Does the father ever see your daughter? Does he have visitation rights? I am in a similar situation and have been told that as long as the birth father has not given up his rights, or has been denied visitation by a court, then he would most likely get custody, or at least be given the option. If you do write your mother in, and the father chooses to fight it, it could be an ugly custody battle. Is there any hope in the father agreeing to your mom having custody, if he was granted similar visitation as he has now? If he does, that would be your best bet. Situations like these are never easy (it is the main reason I buckle my seat belt every day!!)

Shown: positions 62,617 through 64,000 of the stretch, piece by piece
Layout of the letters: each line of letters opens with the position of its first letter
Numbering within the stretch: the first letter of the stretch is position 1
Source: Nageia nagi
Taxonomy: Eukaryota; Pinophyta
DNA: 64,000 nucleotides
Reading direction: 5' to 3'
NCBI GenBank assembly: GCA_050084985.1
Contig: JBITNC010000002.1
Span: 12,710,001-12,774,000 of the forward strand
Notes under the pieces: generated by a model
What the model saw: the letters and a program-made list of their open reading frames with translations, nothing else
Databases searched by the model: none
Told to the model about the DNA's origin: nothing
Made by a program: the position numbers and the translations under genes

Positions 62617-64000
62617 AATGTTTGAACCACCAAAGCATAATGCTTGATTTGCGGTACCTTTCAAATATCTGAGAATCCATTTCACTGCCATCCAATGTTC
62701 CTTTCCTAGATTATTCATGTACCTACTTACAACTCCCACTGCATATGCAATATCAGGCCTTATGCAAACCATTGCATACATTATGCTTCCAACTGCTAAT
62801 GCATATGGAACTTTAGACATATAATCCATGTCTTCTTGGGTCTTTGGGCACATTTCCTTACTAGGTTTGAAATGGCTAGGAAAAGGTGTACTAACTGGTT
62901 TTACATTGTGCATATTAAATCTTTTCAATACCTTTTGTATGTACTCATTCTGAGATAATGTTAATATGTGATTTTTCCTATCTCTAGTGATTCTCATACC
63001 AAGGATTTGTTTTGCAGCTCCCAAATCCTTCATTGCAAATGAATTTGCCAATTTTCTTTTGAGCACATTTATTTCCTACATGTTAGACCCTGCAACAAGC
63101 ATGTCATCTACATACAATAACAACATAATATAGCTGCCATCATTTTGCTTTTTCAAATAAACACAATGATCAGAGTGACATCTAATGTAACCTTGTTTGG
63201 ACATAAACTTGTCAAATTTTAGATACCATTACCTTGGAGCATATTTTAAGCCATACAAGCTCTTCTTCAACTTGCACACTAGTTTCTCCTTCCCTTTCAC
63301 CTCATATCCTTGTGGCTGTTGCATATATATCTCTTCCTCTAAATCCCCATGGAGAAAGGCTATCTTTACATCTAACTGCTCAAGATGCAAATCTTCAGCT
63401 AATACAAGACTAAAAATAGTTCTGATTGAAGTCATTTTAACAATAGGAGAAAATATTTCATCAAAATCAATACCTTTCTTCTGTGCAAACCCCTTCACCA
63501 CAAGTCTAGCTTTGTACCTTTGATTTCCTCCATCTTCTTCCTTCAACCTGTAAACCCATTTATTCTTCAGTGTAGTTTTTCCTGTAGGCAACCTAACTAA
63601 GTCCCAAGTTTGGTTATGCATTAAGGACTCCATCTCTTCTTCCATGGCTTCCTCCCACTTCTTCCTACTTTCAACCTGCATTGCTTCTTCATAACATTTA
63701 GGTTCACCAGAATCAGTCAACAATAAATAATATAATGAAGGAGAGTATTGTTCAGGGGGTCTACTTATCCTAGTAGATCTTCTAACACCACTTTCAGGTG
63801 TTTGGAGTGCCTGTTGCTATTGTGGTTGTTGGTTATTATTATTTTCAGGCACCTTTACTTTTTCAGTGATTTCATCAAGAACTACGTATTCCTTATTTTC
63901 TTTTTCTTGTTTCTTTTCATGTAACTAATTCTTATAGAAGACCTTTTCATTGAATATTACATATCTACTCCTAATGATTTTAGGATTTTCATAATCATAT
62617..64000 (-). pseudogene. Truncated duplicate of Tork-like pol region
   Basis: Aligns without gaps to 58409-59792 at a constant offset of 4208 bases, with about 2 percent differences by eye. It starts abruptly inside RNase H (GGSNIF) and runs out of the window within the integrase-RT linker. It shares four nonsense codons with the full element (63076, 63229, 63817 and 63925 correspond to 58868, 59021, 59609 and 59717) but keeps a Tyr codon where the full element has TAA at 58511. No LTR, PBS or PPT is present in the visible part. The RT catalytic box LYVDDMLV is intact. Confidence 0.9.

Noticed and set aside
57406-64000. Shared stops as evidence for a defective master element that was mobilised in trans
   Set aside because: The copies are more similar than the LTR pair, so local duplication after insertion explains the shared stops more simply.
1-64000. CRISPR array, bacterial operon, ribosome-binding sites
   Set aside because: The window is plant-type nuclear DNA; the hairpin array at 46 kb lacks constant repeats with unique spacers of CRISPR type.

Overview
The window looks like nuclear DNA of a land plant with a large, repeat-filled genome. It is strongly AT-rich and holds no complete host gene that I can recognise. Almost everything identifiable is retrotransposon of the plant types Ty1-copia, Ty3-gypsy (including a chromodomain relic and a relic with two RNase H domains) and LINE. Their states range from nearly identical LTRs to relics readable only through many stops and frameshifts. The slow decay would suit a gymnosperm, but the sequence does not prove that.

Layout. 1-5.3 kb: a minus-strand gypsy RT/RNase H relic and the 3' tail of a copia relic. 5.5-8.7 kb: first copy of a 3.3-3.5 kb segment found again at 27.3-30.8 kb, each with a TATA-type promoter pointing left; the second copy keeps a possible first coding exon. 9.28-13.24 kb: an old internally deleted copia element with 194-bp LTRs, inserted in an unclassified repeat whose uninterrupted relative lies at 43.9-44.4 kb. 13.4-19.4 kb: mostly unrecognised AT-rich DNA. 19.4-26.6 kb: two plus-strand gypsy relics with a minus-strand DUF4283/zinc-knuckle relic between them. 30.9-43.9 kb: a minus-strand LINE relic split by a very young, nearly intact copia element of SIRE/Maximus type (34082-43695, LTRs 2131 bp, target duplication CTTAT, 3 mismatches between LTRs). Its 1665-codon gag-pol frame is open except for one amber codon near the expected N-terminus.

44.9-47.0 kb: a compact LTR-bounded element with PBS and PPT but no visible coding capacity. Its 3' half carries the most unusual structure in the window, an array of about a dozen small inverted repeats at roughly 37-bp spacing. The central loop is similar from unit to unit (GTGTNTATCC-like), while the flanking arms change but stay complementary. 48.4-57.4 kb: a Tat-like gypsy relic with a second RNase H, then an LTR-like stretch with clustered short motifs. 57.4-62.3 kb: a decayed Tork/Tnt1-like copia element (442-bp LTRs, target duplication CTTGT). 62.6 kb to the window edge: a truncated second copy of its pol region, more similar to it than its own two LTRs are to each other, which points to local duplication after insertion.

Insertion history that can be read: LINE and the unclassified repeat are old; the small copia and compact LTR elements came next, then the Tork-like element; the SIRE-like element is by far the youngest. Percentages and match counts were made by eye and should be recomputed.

H., Single mom of 3 year old girl.
D.R. answers from New York on March 09, 2007
I think if you have a will and it states in the will who you want the baby to be left with they have to go by that. He can try to fight it in court but I am pretty sure they have to go by the will.
R.R. answers from New York on March 09, 2007
I know that from someone else's experience, even though your child is living with you, you have to go and file for custody for your daughter to be considered "In YOUR custody". I would call and ask someone at your Local or County Family Court as to how to go about that. Then I would proceed with your will. Depending on your income, you may also be able to get Free Legal Counsel through the County also, and I'm sure that they would probably be of great assistance in helping you with your will!